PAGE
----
Teens are increasingly feeling more anxious and depressed now than a few years back, and unless this is taken care of at the right time and in the right way, it will only get worse.
Helping Teens Fight Back Against Anxiety And Depression
“Cliff was born angry,” the mom said to me with a laugh. We were sitting in my office, the morning sun streaming through the windows. The intake interview had just started. Her 13-year-old son, Cliff, sat next to her and added “That’s probably true, but then again who wouldn’t be angry when you just got swatted on the butt by some doctor?” Funny kid, I thought to myself. He has a quick wit.
As the conversation continued the mother described how Cliff had become increasingly irritable, short tempered and withdrawn over the past few months.
About twenty minutes into the hour I asked to speak with Cliff alone. Teens will often open up once parents leave the room, and with a little encouragement that happened with Cliff as well.
I asked about his first year of high school, what he liked best, and how he had dealt with some of the common challenges. The year had started out well. Cliff made several new friends, did well academically, and enjoyed feeling more ‘grown up.’
When the conversation turned to how things changed with COVID19, however, he became more animated. Changing to online learning was a major shift. “At first I thought cool, this is rad, no classes just sleeping in and playing video games all day” he exclaimed. “I was thinking dude, I could do this for years!”
As it turned out, he quickly realized there were many unexpected downsides to this ‘new normal’ of schooling. Cliff missed the structure that being in class had provided. He began to feel isolated from friends, and was very disappointed that the high school soccer season had been cancelled.
Now that the shelter in place orders had extended into the summer, Cliff began to think that his life might never be normal again. This was light years away from the freshman year experience he had imagined.
Added to these stressors came another and more devastating blow: his father was laid off from work. Financial tensions quickly swept through the family, and heated arguments between the parents became a daily occurrence. Cliff would often fall asleep to the sound of his mother and father exchanging angry accusations.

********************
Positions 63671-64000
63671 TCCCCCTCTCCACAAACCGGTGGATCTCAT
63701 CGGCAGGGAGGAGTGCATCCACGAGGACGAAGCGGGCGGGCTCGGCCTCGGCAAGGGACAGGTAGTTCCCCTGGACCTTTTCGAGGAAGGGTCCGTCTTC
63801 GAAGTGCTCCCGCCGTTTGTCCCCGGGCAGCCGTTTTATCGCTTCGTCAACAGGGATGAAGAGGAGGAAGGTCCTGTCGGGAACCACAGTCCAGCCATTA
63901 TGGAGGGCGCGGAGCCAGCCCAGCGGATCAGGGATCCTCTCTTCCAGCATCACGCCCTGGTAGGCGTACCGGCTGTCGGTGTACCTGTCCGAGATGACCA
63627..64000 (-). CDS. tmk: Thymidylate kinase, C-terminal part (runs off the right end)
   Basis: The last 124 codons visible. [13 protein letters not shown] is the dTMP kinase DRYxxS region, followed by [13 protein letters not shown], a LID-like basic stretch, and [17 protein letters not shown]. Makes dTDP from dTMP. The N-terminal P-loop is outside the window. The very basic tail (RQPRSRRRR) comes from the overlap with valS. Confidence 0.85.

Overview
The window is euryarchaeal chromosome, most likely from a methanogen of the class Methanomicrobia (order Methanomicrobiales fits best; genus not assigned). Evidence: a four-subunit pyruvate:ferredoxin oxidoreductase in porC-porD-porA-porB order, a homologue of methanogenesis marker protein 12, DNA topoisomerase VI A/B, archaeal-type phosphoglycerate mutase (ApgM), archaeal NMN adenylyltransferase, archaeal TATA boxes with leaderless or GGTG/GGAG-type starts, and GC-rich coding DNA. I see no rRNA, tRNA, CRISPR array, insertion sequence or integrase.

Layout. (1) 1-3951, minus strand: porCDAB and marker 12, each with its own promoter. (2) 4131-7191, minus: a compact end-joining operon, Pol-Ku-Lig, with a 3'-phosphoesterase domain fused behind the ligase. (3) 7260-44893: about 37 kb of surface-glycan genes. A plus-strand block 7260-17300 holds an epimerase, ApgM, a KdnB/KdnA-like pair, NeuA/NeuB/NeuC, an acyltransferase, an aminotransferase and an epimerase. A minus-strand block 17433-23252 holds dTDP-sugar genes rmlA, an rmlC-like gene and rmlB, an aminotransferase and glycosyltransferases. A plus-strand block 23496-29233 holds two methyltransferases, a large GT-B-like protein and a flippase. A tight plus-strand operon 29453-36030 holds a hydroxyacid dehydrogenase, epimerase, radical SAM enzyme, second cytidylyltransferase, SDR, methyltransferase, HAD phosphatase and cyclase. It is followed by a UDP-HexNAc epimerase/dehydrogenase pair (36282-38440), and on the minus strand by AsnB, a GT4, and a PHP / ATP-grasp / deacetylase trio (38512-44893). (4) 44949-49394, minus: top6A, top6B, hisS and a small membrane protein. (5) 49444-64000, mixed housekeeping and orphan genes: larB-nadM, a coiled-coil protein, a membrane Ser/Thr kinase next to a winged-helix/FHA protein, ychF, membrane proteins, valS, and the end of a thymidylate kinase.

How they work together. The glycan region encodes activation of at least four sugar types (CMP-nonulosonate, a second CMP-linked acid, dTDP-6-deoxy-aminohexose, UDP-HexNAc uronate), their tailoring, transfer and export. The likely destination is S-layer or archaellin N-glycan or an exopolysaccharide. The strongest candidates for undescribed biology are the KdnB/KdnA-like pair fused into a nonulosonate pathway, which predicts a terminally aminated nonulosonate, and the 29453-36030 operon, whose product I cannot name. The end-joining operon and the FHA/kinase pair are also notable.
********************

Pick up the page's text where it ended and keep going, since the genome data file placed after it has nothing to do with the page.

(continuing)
Like an airliner that suddenly changes course, Cliff’s mental state shifted and began a steady downward glide path into a state of anxiety and depression.
His mother had brought him to therapy for his anger, but there was a lot more going on than just being an irritable adolescent. His profound disappointments, and his fears about the future, had planted the seeds of chronic distress.
Cliff was both depressed and anxious.
These two problems frequently arise in tandem. When they do, it is anxiety that makes its appearance first. If the person is unsuccessful in dealing with his or her fears, a sense of helplessness may take root. This, in turn, becomes fertile ground for depression, which then grows stronger over time.
These same processes had taken place in Cliff. The COVID shutdown and all that entailed had eventually given rise to anxiety. When his efforts to deal with these fears persistently failed to bring relief, frustration, anger and depression entered the picture. The energetic, optimistic, and somewhat goofy adolescent his parents had known could no longer be found.
Many Teens Struggle With Depression And Anxiety
An alarming number of teens struggle with anxiety and depression, and over the past 15 years, the problem has worsened. A Pew research paper reported that in 2007 8% of teens had one major depressive episode in the past year. Ten years later the number had increased to 13 percent (an increase of 2 million teenagers)
Another study by the Pew Research group in 2018 showed that the majority of teens view both anxiety and depression as a major issue among their peers
In May of 2020 a Harris Poll contacted 1,500 teens: 7 of every 10 teenagers reported struggling with mental health in some fashion.
Over half of those in the sample confided that they had struggled with anxiety, 43% said they had been depressed, and 45% noted that they had experienced severe stress.
More alarming, however, is a study that came out in April of 2020 by Professor Jean Twenge showing that between 2011 and 2019 the number of teen girls with depression had doubled. The number of depressed teenage boys had increased by nearly 75%.
Self-harm and suicide rates had also increased (as would be expected with increases in depression). Dr. Twenge found that heavy technology use and diminished face-to-face interaction were highly correlated with these trends.
From the time the COVID lockdowns began, with the subsequent shuttering of schools, teens have had less face-to-face interaction with peers and very likely (given how much they are now home) more time on social media.
Before moving on, it would be good for us to look at the impact of COVID shutdowns on teens a little more closely.